Submitted by Lynn Russo Whylly on Tue, 08/06/2013 - 9:05am
Change is hard. Trying new things engages a fear of the unknown that makes most people uncomfortable. Here, Liz B. Davis, director of education technology at Belmont Hill School (Boston, Mass.), discusses ways she has found success managing resistance to change.
Submitted by Lynn Russo Whylly on Thu, 08/01/2013 - 9:08am
Kathy Payne says a commitment to improving education means acknowledging that teachers no longer hold the key to all the answers. The former special education teacher of 12 years and current Director of Education Leadership for State Farm sat down with the Huffington Post at the Aspen Ideas Festival to talk about the evolving role of teachers.
Submitted by Alison DeNisco on Tue, 07/30/2013 - 3:59pm
Every teacher strives for the best academic results for pupils in their care, so they can reach their potential and contribute fully to society. Yet some teachers are concerned that the drive for academic attainment is often at the detriment of a balanced and rounded curriculum, accessible to all, and one which prepares pupils to be socially and emotionally resilient.
Submitted by Lynn Russo Whylly on Fri, 06/28/2013 - 12:51pm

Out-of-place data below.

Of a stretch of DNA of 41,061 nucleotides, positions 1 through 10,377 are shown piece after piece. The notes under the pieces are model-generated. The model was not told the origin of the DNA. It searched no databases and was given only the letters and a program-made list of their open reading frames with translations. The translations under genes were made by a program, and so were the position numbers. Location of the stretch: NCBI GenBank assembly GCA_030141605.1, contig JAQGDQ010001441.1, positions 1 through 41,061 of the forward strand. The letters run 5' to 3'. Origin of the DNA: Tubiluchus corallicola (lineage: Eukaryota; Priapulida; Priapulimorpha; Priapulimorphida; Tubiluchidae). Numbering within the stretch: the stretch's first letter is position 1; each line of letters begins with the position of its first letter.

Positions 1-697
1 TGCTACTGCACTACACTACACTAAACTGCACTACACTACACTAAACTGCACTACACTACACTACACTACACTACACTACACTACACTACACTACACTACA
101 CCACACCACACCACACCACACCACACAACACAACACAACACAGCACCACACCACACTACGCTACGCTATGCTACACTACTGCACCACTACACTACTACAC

A central office committee chose Patricia Mann, an instructor at A.I. Prince Technical High School in Hartford, Conn. out of 16 state finalists who were the respective teachers of the year at technical high schools across the state.
Submitted by Lynn Russo Whylly on Thu, 06/20/2013 - 3:28am
Acknowledging that the nation’s educators face large challenges in preparing students for more rigorous academic standards and tests, Secretary of Education Arne Duncan told state education officials on Tuesday that they could postpone making career decisions about teachers based on performance evaluations tied to new tests.
Submitted by Lynn Russo Whylly on Thu, 06/06/2013 - 4:17pm
Many elementary students' math performance improves when their teachers collaborate, work in professional learning communities or do both, yet most students don't spend all of their elementary school years in these settings, a new study by UNC Charlotte researchers shows.